FREEDownload : Pamela K. Gilbert, “Mapping the Victorian Social Body”
Pamela K. Gilbert, "Mapping the Victorian Social Body (Studies in the Long Nineteenth Century)"
Publisher: State Univ. of NY Press | 2004 | ISBN: 0791460258/0791460266 | English | PDF | 245 pages | 6.1 Mb
"Explores how medical and social maps helped shape modern perceptions of space. …"
Pamela K. Gilbert, “Mapping the Victorian Social Body”
"Explores how medical and social maps helped shape modern perceptions of space.
The cholera epidemics that plagued London in the nineteenth century were a turning point in the science of epidemiology and public health, and the use of maps to pinpoint the source of the disease initiated an explosion of medical and social mapping not only in London but throughout the British Empire as well. Mapping the Victorian Social Body explores the impact of such maps on Victorian and, ultimately, present-day perceptions of space. Tracing the development of cholera mapping from the early sanitary period to the later "medical" period of which John Snow's work was a key example, the book explores how maps of cholera outbreaks, residents' responses to those maps, and the novels of Charles Dickens, who drew heavily on this material, contributed to an emerging vision of London as a metropolis. The book then turns to India, the metropole's colonial other and the perceived source of the disease. In India, the book argues, imperial politics took cholera mapping in a wholly different direction and contributed to Britons' perceptions of Indian space as quite different from that of home. The book concludes by tracing the persistence of Victorian themes in current discourse, particularly in terms of the identification of large cities with cancerous growth and of Africa with AIDS."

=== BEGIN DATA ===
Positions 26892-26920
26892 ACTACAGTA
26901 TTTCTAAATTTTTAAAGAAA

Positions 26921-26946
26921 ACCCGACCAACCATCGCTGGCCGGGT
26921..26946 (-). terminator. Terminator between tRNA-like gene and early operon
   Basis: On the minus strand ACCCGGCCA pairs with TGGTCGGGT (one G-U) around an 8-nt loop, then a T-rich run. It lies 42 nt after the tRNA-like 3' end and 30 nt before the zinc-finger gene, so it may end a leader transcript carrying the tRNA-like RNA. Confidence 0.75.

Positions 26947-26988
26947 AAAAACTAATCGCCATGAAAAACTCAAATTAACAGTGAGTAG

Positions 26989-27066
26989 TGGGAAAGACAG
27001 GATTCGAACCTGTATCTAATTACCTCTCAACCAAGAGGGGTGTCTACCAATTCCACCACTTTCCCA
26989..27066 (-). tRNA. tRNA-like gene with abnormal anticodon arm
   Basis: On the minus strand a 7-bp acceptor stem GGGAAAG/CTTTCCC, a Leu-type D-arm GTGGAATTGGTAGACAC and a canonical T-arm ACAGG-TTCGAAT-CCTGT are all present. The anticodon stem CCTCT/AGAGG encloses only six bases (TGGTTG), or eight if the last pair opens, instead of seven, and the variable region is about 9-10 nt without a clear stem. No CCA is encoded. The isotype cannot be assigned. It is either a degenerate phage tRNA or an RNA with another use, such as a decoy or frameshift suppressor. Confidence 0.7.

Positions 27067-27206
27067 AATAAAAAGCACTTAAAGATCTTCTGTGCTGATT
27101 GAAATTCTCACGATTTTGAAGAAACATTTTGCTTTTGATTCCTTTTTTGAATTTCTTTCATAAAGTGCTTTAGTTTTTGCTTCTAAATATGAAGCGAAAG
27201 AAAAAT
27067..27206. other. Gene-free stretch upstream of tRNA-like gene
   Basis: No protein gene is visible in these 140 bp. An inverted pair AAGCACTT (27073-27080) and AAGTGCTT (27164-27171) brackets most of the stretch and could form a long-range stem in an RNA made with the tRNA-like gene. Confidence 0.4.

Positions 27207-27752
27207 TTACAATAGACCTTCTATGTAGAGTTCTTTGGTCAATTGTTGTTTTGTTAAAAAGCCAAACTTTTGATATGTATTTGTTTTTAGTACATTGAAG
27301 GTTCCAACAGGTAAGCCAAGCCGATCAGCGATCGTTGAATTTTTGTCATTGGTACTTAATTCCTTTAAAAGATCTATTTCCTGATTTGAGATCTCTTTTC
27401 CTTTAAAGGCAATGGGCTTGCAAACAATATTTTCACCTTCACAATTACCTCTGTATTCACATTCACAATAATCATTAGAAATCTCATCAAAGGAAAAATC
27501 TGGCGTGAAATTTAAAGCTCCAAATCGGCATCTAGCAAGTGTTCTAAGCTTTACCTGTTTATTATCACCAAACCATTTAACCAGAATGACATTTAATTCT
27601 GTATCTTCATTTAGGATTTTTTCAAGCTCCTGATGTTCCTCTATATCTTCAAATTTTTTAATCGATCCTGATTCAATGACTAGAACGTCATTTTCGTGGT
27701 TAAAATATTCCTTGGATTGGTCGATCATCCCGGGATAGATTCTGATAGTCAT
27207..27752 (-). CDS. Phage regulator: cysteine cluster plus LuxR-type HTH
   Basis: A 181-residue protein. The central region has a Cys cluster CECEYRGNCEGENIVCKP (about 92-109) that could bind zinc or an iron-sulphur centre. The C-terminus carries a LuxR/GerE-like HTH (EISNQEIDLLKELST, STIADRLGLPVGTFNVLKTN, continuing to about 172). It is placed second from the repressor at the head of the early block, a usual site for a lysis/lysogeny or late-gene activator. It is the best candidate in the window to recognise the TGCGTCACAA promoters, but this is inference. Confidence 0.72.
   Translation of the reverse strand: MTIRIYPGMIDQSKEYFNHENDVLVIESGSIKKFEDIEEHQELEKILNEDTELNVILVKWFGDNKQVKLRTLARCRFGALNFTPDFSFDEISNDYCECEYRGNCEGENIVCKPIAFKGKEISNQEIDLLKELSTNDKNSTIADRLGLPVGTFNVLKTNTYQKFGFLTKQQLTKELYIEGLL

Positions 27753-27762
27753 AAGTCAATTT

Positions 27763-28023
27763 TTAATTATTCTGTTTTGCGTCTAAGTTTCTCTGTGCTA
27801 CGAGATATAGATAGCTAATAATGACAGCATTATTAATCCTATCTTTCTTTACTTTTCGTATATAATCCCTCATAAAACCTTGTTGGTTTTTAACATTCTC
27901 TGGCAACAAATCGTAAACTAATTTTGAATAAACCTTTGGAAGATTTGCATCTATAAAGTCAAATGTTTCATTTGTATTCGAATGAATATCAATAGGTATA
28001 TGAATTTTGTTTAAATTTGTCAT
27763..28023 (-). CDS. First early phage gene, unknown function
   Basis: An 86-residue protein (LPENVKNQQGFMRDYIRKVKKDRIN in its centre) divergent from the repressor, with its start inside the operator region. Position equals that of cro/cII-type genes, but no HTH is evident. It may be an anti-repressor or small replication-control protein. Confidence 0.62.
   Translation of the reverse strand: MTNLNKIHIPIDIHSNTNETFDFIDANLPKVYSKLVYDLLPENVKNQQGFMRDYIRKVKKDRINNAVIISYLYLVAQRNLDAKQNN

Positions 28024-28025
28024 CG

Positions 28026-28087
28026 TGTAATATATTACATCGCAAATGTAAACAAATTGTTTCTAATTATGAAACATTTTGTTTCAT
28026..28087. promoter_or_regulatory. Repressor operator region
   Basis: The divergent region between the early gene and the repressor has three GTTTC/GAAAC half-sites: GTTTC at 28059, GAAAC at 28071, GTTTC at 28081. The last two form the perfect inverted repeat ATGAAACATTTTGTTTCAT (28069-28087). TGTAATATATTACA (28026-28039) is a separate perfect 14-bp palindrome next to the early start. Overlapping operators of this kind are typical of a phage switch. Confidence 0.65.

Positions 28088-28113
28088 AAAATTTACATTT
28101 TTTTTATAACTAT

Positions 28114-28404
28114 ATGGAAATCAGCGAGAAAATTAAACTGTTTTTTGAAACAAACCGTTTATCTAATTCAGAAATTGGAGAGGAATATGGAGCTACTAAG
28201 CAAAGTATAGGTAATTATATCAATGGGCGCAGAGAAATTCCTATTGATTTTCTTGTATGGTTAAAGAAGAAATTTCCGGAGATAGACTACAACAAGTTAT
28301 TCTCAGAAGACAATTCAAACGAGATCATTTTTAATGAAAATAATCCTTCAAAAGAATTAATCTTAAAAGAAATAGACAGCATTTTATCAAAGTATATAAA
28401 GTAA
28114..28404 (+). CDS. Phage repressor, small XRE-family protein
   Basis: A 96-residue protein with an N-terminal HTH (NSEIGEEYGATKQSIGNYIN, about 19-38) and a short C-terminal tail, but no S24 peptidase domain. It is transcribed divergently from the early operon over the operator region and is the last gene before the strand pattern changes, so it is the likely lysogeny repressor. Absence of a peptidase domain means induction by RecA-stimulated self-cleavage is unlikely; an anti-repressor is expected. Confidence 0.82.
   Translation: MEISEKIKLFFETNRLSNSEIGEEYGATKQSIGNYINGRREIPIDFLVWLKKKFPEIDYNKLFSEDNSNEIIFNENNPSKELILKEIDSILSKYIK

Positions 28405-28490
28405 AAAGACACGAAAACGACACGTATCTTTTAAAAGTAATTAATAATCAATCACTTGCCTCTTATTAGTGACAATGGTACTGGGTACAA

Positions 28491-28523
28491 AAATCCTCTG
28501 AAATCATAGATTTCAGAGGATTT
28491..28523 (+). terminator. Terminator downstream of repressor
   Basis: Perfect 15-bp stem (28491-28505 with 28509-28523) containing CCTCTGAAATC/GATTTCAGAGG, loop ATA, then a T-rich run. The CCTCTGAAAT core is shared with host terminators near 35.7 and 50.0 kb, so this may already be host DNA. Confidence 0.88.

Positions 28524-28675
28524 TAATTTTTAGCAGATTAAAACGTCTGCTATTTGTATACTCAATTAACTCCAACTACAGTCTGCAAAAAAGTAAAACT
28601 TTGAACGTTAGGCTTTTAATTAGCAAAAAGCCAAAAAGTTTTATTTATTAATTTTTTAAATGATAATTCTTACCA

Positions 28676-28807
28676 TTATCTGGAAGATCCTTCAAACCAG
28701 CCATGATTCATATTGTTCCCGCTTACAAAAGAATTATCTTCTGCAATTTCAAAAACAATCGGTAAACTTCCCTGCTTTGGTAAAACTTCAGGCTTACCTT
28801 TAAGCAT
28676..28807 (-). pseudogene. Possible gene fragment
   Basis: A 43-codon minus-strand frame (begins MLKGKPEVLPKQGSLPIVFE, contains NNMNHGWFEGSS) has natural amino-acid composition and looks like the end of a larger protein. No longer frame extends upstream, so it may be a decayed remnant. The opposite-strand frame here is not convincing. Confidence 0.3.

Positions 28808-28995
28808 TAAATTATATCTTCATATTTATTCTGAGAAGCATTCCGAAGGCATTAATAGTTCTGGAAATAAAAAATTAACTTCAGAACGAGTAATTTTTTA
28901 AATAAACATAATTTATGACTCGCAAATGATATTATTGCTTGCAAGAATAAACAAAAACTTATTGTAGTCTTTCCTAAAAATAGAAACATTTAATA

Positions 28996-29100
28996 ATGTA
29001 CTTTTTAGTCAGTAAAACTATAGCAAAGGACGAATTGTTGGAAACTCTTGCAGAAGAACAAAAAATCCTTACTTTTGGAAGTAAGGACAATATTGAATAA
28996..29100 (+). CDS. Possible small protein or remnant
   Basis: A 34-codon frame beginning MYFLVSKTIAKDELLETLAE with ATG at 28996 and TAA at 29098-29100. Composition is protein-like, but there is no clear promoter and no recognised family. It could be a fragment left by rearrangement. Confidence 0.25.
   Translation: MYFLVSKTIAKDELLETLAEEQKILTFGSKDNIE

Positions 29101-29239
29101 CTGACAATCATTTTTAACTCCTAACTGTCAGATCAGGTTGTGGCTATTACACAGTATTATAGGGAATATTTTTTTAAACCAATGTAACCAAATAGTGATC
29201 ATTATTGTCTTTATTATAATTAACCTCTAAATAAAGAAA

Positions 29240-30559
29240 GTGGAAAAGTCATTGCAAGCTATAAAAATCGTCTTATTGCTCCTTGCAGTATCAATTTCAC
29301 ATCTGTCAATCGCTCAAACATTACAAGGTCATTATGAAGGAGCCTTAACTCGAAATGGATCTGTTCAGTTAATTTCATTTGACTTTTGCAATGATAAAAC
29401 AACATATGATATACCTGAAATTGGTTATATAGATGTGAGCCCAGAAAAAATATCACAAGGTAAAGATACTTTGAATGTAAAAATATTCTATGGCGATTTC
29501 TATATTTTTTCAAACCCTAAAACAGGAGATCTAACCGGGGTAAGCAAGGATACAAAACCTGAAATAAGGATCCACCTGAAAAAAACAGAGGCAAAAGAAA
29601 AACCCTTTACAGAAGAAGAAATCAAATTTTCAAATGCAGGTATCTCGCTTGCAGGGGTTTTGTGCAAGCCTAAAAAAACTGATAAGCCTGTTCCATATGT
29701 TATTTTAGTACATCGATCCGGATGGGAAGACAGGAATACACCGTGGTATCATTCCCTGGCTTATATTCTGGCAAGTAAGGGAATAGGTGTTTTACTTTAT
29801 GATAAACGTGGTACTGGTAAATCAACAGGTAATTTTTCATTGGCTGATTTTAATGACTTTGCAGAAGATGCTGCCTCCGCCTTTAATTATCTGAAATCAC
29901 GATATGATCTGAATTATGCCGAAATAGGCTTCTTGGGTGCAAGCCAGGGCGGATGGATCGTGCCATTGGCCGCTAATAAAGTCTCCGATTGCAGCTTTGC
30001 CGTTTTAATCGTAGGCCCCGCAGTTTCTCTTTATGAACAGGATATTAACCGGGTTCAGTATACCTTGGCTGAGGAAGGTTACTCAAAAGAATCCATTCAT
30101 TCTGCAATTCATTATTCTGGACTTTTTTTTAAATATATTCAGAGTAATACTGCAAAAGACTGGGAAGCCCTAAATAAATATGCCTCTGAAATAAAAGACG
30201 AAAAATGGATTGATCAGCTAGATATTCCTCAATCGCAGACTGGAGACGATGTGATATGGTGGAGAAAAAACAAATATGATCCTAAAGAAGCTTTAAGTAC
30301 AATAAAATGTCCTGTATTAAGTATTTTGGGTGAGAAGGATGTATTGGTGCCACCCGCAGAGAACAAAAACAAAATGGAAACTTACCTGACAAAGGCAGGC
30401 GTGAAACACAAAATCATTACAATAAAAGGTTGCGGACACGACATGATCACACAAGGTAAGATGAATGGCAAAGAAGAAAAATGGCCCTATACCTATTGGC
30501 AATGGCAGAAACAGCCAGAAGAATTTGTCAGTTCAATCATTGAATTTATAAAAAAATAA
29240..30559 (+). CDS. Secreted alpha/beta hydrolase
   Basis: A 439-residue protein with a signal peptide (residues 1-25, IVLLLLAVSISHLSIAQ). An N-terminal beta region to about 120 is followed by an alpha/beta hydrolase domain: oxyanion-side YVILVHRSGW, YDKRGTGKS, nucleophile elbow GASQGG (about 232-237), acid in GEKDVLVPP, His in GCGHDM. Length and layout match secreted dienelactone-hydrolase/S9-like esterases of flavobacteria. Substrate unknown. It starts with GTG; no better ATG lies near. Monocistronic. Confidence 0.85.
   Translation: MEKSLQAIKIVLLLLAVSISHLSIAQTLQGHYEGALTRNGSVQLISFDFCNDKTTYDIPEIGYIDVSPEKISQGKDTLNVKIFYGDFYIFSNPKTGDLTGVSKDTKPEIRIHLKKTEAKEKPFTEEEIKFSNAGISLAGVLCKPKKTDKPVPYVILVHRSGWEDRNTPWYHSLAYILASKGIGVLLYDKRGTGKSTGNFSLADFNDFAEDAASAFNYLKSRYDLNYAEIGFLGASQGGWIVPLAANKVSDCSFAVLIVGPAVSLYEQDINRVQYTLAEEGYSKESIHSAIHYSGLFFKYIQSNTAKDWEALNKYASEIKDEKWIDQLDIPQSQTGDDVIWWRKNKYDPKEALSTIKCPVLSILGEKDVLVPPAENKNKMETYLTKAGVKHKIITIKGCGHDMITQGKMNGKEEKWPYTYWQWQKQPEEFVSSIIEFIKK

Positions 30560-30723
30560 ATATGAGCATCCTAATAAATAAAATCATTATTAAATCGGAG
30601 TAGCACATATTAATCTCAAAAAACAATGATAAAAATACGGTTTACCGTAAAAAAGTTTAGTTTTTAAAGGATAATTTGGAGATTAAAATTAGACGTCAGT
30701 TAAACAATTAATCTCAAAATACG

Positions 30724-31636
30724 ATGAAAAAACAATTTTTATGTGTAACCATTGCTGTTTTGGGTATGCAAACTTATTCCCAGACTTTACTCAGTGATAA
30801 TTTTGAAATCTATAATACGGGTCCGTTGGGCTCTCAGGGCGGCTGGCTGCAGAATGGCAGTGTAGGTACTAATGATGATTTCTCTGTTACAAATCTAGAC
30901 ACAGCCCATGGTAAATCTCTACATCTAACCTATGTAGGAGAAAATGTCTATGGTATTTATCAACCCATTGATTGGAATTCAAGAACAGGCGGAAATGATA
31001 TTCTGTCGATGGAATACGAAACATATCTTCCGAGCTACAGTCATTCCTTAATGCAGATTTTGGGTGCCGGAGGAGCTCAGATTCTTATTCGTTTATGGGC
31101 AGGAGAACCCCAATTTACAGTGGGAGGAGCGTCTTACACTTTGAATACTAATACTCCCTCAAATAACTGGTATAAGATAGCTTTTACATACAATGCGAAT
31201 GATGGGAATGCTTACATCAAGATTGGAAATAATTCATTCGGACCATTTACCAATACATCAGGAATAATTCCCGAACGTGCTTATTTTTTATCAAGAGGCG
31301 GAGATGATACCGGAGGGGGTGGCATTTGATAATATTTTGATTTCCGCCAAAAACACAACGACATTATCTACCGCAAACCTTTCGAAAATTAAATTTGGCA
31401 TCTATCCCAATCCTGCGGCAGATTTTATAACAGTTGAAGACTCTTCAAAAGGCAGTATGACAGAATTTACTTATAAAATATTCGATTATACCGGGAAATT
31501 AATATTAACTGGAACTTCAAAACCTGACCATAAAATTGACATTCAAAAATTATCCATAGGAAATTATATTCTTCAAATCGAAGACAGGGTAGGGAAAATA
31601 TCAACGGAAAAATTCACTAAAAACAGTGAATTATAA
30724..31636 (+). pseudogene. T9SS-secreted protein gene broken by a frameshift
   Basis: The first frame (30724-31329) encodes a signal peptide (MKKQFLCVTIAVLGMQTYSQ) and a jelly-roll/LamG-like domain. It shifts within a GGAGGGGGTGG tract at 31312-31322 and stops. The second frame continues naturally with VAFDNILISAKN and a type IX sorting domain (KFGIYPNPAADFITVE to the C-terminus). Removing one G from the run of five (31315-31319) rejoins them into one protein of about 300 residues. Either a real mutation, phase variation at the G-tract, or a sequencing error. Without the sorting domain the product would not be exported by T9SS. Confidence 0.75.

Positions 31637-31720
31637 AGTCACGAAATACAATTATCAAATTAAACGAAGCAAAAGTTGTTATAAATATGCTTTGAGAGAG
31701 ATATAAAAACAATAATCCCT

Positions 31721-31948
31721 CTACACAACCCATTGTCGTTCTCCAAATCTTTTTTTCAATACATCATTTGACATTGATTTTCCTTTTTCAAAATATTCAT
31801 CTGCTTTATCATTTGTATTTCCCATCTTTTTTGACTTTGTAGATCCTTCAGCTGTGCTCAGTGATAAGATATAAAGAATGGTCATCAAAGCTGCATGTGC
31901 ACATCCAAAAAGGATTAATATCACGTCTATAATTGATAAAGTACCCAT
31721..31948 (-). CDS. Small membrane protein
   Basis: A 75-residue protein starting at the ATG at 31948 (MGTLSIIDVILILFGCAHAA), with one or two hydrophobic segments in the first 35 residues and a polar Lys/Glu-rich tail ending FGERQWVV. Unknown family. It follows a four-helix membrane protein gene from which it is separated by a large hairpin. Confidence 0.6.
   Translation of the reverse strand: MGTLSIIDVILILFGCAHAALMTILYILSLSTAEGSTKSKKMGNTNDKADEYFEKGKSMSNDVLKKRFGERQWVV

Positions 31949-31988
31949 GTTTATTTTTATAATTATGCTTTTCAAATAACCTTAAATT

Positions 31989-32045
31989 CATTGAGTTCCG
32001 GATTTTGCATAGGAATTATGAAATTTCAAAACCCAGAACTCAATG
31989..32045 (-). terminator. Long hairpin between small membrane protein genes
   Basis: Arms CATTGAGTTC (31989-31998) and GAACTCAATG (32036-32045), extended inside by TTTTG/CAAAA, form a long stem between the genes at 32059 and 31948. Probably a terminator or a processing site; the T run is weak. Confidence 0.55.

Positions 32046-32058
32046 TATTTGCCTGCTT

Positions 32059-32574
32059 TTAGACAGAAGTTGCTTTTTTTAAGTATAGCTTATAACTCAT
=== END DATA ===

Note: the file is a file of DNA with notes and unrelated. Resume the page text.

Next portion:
"…highly original … Gilbert's analysis seems an important addition to the panoply of Victorian epistemological innovations … and just as important in helping articulate modern social, political, and national identity." – Victorian Studies
"[Gilbert] brings the skills of literary and textual analysis to nineteenth-century British and colonial cartography, and the result is an intriguing and relatively unusual study." – Journal of British Studies
"There is no other study that brings the evolving tradition of health-related mapping to literature. This book will be a crucial portal through which literary scholars can see how epidemiology, mapmaking, and cultural theories of space can produce new readings of literature." – Laura Otis, editor of Literature and Science in the Nineteenth Century: An Anthology
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